Blacked Out’s Wasted Breath blends skate punk and thrash in a classic, timeless, and above all, heavy way. We chatted with them about their latest record.

Wasted Breath: Yes, we know starting an album with the title-track single everyone has heard before because the video was released months prior to the album is cheesy. It seems like something a major label exec would suggest for a band like Blur or Chumbawamba. In our defense, however, starting a record with a classic, four-count into a raging punk rock song is always a good thing. It sets the tone and lets the listener know what they’re in for. Or maybe we’re simply Chumbawamba wannabes.

Anyway, the lyrics question the value of wasting breath on hard-headed people, all while expending a lot of breath on the matter. Oh, the irony. So, now we get to play it night after night, wasting more and more breath, while claiming it’s pointless to waste said breath, which also indicates an unwillingness to engage in dialogue on our part, negating any sort of higher ground the lyrics would mistakingly assign, making us just as ignorant as the people the lyrics are complaining about. Yeah. It’s a logical mess. Probably best you don’t dig too deep on this one.

I Don’t Know: Lee wrote this song, and it’s his voice you hear crooning away on the track. He wrote the lyrics and most of the riffs a few years before joining Blacked Out. At that time, he was dealing with a lot of self-doubt and struggling to find a balance between his job, his relationship, and music. He took a good hard look at his life, examined his priorities, and decided he shouldn’t have to give up something he loves (music) in order to have a stable job and a relationship.

This song is about wanting to make progress in life without sacrificing your passions, so you gotta take control of your life and actively work toward the things you want. “I don’t want to give up one thing so I can do another,” he says, “I want to do what I can to do both.”

Shreddies: Super interesting story about the title of this song. Lee wrote the intro riff and recorded it so he could send it to the rest of the band. Pretty standard story so far, but here’s where it gets real crazy—you know how you have to name a computer file so it doesn’t just get labelled “untitled.mp3” or whatever?

Well, Lee named the file “shreddies.mp3” for no real reason in particular, and then as that riff developed into a whole song, the name just kinda stuck. Even after the lyrics were written and the name shreddies was no longer relevant. Yup. Reeaaalll interesting story. Having said all that, the lyrics address the disenfranchisement felt by younger generations due to the shitty economy/housing market/environment/etc. they’ve inherited from older generations.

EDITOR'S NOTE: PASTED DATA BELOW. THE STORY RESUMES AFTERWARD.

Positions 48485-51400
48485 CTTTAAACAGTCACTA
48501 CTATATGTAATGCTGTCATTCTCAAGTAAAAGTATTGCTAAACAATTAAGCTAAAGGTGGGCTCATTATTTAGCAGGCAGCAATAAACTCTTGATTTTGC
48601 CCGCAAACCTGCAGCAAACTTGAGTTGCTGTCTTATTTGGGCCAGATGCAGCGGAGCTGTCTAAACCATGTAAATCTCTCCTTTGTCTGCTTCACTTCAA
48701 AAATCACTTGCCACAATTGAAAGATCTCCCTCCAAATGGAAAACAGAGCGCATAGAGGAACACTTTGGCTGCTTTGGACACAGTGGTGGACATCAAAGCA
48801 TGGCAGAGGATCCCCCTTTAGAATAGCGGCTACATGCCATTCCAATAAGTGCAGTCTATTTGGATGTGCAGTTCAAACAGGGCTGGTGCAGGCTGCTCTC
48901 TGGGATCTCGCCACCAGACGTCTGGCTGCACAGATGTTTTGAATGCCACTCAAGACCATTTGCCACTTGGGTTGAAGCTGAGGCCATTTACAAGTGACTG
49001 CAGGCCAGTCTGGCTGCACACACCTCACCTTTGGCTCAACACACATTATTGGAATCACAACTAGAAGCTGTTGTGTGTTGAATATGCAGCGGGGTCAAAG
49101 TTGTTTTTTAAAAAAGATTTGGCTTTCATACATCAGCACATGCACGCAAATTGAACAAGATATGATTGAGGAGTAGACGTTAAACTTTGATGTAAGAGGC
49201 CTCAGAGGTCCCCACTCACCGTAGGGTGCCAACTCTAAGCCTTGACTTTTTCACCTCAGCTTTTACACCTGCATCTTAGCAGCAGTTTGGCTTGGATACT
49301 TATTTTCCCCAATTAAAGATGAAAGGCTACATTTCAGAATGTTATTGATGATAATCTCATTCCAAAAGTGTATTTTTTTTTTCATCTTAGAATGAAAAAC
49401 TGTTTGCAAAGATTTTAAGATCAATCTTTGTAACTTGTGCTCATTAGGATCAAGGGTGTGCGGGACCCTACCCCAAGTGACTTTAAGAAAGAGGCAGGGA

So, if you really wanna reach for a connection between the song name and the lyrics, you could use the internationally famous, mass-produced breakfast cereal that is owned by an evil multinational corporation and is heavily associated with post-war boom times as a symbol for all that is fucked in the world, and can therefore assign it some relevance in context with the lyrics. But that’s quite a reach. Not too far of a reach for Morgan, though, because that thought process actually happened when it was time to decide what to name the song and he couldn’t think of anything clever on the spot, leaving us with the name “Shreddies.”

Tribullism: Lee came to the table armed with all the lyrics and almost all the riffs when the songwriting process was happening for Tribullism. Morgan just kinda helped put the pieces in place over numerous beers at Lee’s house. The lyrics were inspired by the juvenile, name-calling schoolyard pettiness in our political discourse which contributes to our increasingly polarized political climate.

The verses comment on how people often blindly follow the “us vs. them” mentality, taking sides and arguing for their team, regardless of whatever evidence might be available. The chorus uses an introspective lens and admits that sometimes we also get caught up in tribal behaviors. The moral of the story is that we should be empathetic and listen to everyone, even those we disagree with.

Wax Professional: This song doesn’t have a fun message or story behind it at all. Morgan wrote this one after witnessing a brutal assault while he was at work one afternoon. He was close enough to the whole thing that he could have intervened and prevented something truly vicious, but he hesitated because of the fact that he was at work at the time. He could have faced consequences for involving himself physically, so while his conscience was telling him one thing, his brain was busy trying to assess whether or not he should violate his employment regulations in order to do what he thought was right.

It was a crappy position to be in, and in those crucial seconds of hesitation, something terrible happened. So this song is an attempt to process the guilt he feels about allowing professional obligation to interfere with his basic, human decency. Has the song help alleviate anything? Well, the song doesn’t change what happened to the victim, and writing a song about a terrible traumatic experience means you get to relive it a little bit every time you play it, sooooo … Anyway, the lesson here is to help people who need it when you are in a position to help them. Sometimes you only get one chance to make a difference. Thanks for reading!

Order the album here. 

Author

Addison is reviews and online news editor for New Noise. She specializes in metal, queer issues, and dog cuddles.

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